by MARK BODA Much ink has been spilled over the past century over the controversial shifts in person in the account of Ezra in Ezra 7-10. The account begins in 7:1-11 with a third person account about Ezra which introduces a document written in the first person voice of King Artaxerxes, commissioning Ezra for service in the region of Beyond-the-River (7:12-26). The conclusion of this first person document signals the beginning of a first person account of Ezra in 7:27-9:15 which begins in 7:27-28a with praise to God and ends in ch. 9 with his penitential prayer before the people. Chapter 10 initiates a shift back to a third person account which begins in 10:1 with a depiction of Ezra in prayer as per the conclusion of 7:27-9:15. The account concludes with a list of those who had married foreign wives in 10:18-44.
Many have debated the existence of an Ezra Memoir, akin to the Nehemiah Memoir which many see as foundational to Nehemiah 1-13 (see my “Redaction in the Book of Nehemiah: A Fresh Proposal,” in Unity and Disunity of Ezra-Nehemiah: Redaction, Rhetoric, Reader [ed. M. J. Boda and P. Redditt; Hebrew Bible Monographs. Sheffield: Sheffield Phoenix Press, 2008], 25-54). However, while such analysis may be helpful for historiographical work, it should be noted that these shifts in person represent shifts in point of view, and thus, influence the rhetorical effect of the final form of this section of Ezra-Nehemiah.
First-person narration provides a take on the action from the point of view of someone who is actually a character in the narrative, providing a much more immediate experience for the audience than third-person narration’s point of view from a position outside the story world. With this in mind, we need to ask what the narrative accomplishes through these various shifts.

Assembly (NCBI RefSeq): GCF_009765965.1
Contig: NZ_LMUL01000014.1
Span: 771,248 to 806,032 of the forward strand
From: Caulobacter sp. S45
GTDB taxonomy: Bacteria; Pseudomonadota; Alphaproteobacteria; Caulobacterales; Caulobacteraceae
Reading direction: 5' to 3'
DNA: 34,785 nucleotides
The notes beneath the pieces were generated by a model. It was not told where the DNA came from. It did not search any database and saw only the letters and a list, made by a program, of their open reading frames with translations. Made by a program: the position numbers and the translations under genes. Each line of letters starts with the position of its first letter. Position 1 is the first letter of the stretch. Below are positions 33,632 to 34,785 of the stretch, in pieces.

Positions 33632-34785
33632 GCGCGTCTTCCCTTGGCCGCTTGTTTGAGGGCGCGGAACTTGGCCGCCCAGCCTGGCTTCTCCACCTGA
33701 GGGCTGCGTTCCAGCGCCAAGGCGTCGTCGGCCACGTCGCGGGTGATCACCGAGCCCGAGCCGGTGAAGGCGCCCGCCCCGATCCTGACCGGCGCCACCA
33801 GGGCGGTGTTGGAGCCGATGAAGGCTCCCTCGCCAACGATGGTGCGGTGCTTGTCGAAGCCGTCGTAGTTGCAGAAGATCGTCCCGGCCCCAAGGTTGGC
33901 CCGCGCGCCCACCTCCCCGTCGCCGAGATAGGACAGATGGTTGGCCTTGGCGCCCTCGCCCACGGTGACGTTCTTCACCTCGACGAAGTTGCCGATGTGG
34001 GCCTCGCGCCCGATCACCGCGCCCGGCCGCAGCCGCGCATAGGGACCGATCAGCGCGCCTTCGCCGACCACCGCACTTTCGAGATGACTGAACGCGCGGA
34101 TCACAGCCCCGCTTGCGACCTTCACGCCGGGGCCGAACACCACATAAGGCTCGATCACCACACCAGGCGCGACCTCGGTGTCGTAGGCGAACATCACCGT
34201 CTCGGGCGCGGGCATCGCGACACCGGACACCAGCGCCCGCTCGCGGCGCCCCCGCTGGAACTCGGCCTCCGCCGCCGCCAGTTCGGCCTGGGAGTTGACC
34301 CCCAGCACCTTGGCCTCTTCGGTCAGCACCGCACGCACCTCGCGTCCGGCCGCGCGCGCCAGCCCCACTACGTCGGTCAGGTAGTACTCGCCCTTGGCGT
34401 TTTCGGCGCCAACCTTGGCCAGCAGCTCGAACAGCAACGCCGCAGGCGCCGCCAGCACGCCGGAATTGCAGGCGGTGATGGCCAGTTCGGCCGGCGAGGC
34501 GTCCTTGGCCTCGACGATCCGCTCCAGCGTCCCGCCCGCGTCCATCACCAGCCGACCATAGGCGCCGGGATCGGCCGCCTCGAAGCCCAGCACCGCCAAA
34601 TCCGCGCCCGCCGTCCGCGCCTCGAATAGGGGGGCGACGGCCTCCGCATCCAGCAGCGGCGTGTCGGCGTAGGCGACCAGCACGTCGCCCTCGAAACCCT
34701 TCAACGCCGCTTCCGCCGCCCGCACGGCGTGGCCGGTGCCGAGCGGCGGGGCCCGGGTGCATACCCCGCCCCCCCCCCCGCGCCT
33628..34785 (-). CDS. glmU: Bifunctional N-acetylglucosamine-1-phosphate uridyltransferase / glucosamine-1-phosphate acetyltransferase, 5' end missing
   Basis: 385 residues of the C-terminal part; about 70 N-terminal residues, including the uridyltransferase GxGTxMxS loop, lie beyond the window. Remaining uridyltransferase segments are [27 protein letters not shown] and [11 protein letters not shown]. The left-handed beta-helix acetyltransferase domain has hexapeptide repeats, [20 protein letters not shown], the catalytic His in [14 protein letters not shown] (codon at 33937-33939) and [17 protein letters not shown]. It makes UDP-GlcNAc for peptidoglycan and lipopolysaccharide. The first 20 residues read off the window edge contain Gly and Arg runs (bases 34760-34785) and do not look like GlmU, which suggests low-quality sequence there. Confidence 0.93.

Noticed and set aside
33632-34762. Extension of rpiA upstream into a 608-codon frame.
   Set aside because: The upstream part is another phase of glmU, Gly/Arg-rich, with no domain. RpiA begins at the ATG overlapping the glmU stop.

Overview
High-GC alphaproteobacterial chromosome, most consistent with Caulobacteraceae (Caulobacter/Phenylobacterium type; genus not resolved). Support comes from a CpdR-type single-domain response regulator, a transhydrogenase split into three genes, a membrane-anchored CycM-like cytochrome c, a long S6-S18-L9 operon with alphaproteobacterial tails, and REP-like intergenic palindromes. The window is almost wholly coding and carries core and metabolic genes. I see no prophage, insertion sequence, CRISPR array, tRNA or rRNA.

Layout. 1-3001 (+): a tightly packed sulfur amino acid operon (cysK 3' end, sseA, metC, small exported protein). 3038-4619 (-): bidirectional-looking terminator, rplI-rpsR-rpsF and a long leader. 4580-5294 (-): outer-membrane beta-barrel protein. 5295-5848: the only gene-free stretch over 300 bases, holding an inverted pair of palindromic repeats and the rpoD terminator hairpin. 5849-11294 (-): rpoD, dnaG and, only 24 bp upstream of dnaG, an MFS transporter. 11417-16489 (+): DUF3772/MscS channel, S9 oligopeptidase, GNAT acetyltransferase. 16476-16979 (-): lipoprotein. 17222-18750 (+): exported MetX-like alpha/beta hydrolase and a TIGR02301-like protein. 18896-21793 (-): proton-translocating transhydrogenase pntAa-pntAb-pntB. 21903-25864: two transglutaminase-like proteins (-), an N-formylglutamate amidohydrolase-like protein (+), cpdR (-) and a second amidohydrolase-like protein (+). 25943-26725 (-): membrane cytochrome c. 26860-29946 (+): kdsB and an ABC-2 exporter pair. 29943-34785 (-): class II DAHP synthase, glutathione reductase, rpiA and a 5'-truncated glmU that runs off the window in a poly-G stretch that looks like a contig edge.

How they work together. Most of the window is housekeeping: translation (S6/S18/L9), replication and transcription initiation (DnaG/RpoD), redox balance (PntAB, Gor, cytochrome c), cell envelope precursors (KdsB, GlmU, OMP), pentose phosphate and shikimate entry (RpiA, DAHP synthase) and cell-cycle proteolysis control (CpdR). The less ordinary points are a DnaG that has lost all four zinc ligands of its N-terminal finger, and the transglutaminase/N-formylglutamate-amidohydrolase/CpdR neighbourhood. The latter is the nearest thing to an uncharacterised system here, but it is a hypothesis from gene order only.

The narrative begins and ends by observing the action from outside the characters in the scenes, but at its center allows us inside one of the characters (Ezra) to experience the story from this vantage point. A first person vantage point is also used so that the audience can enter into the perspective of the emperor and observe Ezra from his lofty position of political power. My initial thought is that the third person perspective found at the outset and the conclusion of Ezra 7-10 is used to provide an objective affirmation of the activity of Ezra, providing space for the implicit narrator to express approval of Ezra (and build his credentials) at the outset (7:1-11), to provide confirmation of Ezra’s pious activity (10:1), and finally to depict the impact of Ezra’s mission on the community as a whole (10:2-44). The first person perspective of the emperor (7:12-26) not only legitimizes the shift from the third person account of the implicit narrator to the first person account of Ezra, thus granting Ezra permission to speak in his own voice, but also legitimizes Ezra’s mission which is then described by Ezra in the following section (7:27-9:15).